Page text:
An elephant and two camels used as joyrides are being strolled down the streets of IP Estate, New Delhi. Photo: 26 April 2018
Cities and wilderness areas are demarcated for humans and wildlife respectively. Despite this division, wildlife has made its way into urban areas –sometimes with humans as agent, other times due to natural forces, or even by chance. Schools and parks have enclosures that keep rabbits and hamsters for children to exercise care. Elephants, horses and camels are occasionally found as draught animals or joy rides in certain Indian cities. Meanwhile, disasters and deforestation in natural areas often overcome the urban-wild dichotomy, forcing animals to stray into human settlements. Furthermore, wild growth can appear in vacant lots and abandoned buildings as well. Why then must cities be viewed as any different from wilderness areas?
The urban can be seen to have several … proponents [of] wilderness –but are yet not deemed to be ‘wild’.
The old English word ‘wildeorren’ referred to land that was “off the beasts” or inhabited only by wild animals. Contemporary interpretation by the Oxford Living Dictionaries explains ‘wilderness’ as ‘an uncultivated, uninhabited, and inhospitable region’ and as ‘a neglected or abandoned area’. The urban can be seen to have several of the above proponents describing wilderness –but are yet not deemed to be ‘wild’. As I outline a few characteristics of urban wildness in my recent book to be: large scale; dynamic life forms; and limited access of human beings – it follows that the absence of such characteristics can also stop us from perceiving natural growth in urban areas as wilderness. I discuss this below in three points respectively:
- Smallness in scale
- Transience and control
- Bereavement of motion
Smallness in scale
Urban wild-scape is typically characterised by small pockets, with bursts of landscaping that may well be limited to shrubbery and grass in densely built areas. Wild growth in urban areas appears in small pockets along roadsides and un-kept backyards and megafauna are a rare sight. Although, several Indian cities have sightings of deer, elephants, camels and leopards, this is by no means a norm. But while walking past a pocket of typical roadside wilderness, the rustle in the leaves caused by moving snakes and rodents can distinctly be heard. A typical pocket alongside a road that has cavities like drains can also become a refuge for small mammals such as dogs and mongooses. While a passer-by does appreciate their presence, such small pockets often allow only edge habitats which are highly accessible by humans as opposed to core habitats which naturally resist human entry. Thus, the urban setting offers a fragmented landscape with smaller animals as opposed to the traditional wilderness areas which have denser, more complete habitats.
Transience and control
Secondly, sites like vacant lots and abandoned buildings can at any moment, be put to (re)construction. Thus it is not surprising if one tends to view their use value as “for the humans”. The wild growth and life in these regions are “not supposed to be there”. Although there exist several vacant or dilapidated properties that are home to a range of wild animals and plants, one does not simply deem them as wilderness – for it can simply and even legally, be removed at any time. There is clearly a greater sense of control humans have within urban areas as opposed to national parks or protected areas where human intervention is even restricted by law.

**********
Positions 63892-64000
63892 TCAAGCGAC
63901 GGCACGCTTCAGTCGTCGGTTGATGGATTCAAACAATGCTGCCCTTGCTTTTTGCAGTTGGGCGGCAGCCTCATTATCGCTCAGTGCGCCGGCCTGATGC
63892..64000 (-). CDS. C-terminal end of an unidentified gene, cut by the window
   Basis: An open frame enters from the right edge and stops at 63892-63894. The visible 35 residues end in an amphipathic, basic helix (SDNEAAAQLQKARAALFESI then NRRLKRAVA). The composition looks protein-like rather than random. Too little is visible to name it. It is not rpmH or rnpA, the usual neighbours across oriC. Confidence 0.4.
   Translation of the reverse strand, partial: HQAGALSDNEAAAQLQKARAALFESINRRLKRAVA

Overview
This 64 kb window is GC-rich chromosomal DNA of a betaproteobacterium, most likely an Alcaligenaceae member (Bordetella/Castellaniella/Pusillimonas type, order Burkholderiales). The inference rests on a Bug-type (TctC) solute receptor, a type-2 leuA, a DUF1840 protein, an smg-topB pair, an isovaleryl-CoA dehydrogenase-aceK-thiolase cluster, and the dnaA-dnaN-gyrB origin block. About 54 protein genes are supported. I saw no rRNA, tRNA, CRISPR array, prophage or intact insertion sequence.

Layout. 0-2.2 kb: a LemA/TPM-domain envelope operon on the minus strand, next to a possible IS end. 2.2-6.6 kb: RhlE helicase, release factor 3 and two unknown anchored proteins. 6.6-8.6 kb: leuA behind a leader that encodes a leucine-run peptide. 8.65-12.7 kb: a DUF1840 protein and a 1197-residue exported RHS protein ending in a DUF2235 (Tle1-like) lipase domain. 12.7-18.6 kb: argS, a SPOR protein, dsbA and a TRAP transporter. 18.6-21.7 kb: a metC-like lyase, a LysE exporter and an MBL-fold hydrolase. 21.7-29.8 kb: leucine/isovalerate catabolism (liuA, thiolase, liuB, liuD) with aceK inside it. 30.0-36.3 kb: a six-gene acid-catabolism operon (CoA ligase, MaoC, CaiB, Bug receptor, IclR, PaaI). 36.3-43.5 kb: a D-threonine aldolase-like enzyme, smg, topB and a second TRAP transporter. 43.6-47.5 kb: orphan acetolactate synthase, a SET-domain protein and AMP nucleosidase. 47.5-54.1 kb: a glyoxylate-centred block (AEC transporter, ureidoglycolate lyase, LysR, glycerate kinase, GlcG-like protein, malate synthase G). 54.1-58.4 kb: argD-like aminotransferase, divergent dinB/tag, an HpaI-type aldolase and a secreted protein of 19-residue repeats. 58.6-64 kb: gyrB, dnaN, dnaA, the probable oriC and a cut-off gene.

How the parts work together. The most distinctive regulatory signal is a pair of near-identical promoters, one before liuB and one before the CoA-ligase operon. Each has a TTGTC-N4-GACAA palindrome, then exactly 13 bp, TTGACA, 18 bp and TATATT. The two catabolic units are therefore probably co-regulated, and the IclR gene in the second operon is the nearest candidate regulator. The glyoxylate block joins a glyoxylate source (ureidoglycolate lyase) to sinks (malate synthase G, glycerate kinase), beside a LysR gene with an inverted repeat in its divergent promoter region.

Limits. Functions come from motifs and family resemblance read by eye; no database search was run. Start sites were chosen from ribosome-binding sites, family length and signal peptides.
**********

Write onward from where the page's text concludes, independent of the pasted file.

Bereavement of motion
Thirdly, even when there is wild natural growth in fragmented small pockets, they are not always enough to become habitats for even smaller animals. Thereby they are bereaved of any kind of motion. The dead landscape can be perceived rather easily: the leaves do not move and the wind does not blow. Comparing this to micro movements in natural settings like that of a butterfly over flowers, squirrels nibbling on nuts, or even birds pecking on worms, I deduce, that without movements that entice the human mind it is often assumed that “life is missing from the landscape”. As the urban fauna that strives to avoid human contact is seldom experienced lucidly, one is less likely to perceive the spaces any differently in the absence of these creatures. Regardless of the scale, being able to sight wildlife is important for values of wonderment to be associated with the landscape.
Programming cities with wilderness
It would be fair to say that wildlife exists in cities, but not the character of wilderness. The latter is more associated with perception governed by aspects like size, form, potential and dynamism. The absence of ‘wilderness’ can stop people from viewing urban areas as a home for wildlife. If cities continue to be thought of as “for the humans”, even while animals are being forced to move into cities and adapt to its unwelcome conditions –their already threatened chances of survival are set to be diminished further. Upholding the urban and the wild as separate realms – where one has to be kept away from the other – is limiting us from thinking of solutions through which natural settings can be made to co-exist in urban areas. Alternatively, if cities can be programmed with the character of wilderness, the urban can draw benefits of wonderment, motion, colour and interaction. Such will encourage the mind-set of co-existence and encourage addressing the concerns of wildlife within cities in an enthusiastic manner.
If cities can be programmed with the character of wilderness, the urban can draw benefits of wonderment, motion, colour and interaction.
The character of wilderness can be injected into cities by increasing the scale of wild pockets in cities, enhancing visual experiences of lifeforms and by creating a sense of permanence through acknowledging spaces for wilderness in urban areas.
All photo credit: Amartya Deb